Obituary: Claude Lanzmann

French film-maker who brought the truth of Nazism to the world


To French director Claude Lanzmann, who has died aged 92, his nine-and-a- half-hour Holocaust film Shoah was neither history nor documentary. It evoked ghosts and Holocaust memories that continued to pulsate through the present.

Lanzmann had just finished a documentary on Israel when he was unexpectedly commissioned to film the Holocaust from the Jewish perspective. Twelve years and hundreds of graphic testimonials later, the odyssey was born. Controversially for some, Shoah was rooted in the Polish Holocaust experience, but Lanzmann’s message was universal.

Since childhood, Lanzmann had been obsessed with death and execution. It emerged in much of his earlier journalism and his memoir The Patagonian Hare, in which he evoked the terror of the guillotine. He developed a habit of crouching, recoiling from the prospect of that blade coming down on him as he later feared it might when he fought alongside his father and brother against the Nazi occupation of France. In later years, he would watch the most gruesome paintings or footage of Islamist executions and was haunted by the imminence of death he saw in the blank faces of victims, already withdrawn from the world.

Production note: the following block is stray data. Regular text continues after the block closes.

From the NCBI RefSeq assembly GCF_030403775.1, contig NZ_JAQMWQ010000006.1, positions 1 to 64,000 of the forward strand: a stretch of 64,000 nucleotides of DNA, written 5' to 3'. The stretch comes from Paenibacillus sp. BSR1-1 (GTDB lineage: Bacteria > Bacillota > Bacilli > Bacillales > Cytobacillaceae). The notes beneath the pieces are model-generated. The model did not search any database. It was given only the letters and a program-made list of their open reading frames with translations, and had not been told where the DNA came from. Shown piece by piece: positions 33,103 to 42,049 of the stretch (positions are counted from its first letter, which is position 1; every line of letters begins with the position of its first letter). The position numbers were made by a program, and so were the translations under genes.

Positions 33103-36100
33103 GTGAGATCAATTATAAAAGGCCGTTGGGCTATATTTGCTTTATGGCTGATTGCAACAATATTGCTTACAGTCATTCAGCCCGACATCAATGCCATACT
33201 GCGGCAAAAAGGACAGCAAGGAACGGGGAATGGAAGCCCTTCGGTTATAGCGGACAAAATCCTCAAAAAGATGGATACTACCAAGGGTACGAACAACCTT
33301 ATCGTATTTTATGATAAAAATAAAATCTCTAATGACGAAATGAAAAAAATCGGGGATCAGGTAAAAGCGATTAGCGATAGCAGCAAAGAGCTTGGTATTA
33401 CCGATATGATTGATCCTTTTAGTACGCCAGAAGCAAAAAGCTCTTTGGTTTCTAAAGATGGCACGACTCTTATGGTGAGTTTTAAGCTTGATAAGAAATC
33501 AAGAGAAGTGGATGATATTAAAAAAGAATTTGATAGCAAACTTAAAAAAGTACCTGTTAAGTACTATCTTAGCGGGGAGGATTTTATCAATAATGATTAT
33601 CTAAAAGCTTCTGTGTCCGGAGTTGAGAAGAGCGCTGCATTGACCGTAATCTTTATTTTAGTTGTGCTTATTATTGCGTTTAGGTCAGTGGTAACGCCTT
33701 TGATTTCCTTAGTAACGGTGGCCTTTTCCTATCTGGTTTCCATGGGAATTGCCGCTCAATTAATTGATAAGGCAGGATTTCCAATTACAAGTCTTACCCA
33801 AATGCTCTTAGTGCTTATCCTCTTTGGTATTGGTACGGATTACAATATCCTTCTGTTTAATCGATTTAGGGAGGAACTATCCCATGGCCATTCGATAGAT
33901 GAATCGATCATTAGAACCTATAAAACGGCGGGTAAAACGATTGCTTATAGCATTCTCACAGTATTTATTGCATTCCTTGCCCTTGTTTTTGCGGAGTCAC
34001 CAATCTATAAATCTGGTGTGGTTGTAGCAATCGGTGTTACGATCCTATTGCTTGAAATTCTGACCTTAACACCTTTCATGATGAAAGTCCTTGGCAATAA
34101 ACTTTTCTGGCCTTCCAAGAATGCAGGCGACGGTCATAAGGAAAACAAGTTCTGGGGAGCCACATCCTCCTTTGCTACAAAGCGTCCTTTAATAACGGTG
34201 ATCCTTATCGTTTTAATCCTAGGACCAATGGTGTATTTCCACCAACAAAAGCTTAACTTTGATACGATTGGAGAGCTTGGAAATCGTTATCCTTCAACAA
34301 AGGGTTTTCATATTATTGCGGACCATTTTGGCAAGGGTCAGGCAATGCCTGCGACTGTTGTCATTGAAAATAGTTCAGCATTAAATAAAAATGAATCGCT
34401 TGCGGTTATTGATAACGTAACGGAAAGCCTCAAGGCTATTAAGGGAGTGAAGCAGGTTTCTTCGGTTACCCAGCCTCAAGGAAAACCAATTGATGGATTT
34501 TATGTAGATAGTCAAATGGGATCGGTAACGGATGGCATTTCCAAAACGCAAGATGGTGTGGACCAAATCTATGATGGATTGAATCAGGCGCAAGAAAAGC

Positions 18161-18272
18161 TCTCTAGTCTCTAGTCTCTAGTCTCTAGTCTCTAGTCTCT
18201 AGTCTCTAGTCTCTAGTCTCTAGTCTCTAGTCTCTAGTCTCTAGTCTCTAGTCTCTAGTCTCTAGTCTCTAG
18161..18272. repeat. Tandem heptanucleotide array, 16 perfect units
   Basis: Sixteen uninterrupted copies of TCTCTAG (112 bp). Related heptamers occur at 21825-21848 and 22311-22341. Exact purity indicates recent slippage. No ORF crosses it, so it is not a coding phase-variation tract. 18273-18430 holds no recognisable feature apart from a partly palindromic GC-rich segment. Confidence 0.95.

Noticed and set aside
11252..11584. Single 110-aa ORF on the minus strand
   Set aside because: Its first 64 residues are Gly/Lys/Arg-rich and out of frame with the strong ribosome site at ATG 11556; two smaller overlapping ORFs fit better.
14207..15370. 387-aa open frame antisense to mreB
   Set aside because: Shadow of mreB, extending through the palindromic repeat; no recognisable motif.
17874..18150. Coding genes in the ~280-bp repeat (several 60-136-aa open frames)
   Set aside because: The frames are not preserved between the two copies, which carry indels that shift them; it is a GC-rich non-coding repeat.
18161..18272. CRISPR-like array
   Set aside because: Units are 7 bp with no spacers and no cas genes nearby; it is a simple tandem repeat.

And so it was no surprise when Lanzmann said that Shoah was concerned with death: death in the Nazi gas chambers. It was based on 350 hours of individual and difficult testimony, including undercover recordings of former camp officials, and requiring survivors and witnesses to relive their past anguish. People like the “Barber of Treblinka,” forced to cut the hair of those about to enter the gas chambers.

Lanzmann answered the moral charge of demanding survivors repeat their own agony by bringing himself into their space. He said: “One has to die with them again in order that they didn’t die alone.”

But Lanzmann was not just evoking death: his deeper message was moral responsibility. The film, which became his legacy, eclipsed many of his other achievements because it opened the world’s eyes to the issue he needed to convey, the culpability, which lay at its heart, beyond the guilt of the Nazis alone. It was also the ultimate artistic justification of Israel’s right to exist.

Shoah drew great interest among historians and Holocaust students, but, limited mainly to TV audiences, it lacked the impact of later feature films such as Schindler’s List or Sophie’s Choice. On its Paris release in April, 1985, Shoah won critical acclaim and awards from the New York Film Critics’ Circle for Best Non-Fiction Film and BAFTA for Best Documentary. It was less well received in Poland, whose government argued that it accused Poland of “complicity in Nazi genocide”.

Watching the film’s Israeli premiere, at the Jerusalem Cinematheque in June, 1986, before Israel’s then Prime Minister Shimon Peres, columnist Jonathan Freedland described the “unnoticed arrival”of the camp survivors, the resistance fighters and the close witnesses, some with their children, among the country’s political elite and the surging press pack. Lanzmann knew this screening would confer the ultimate judgment on him.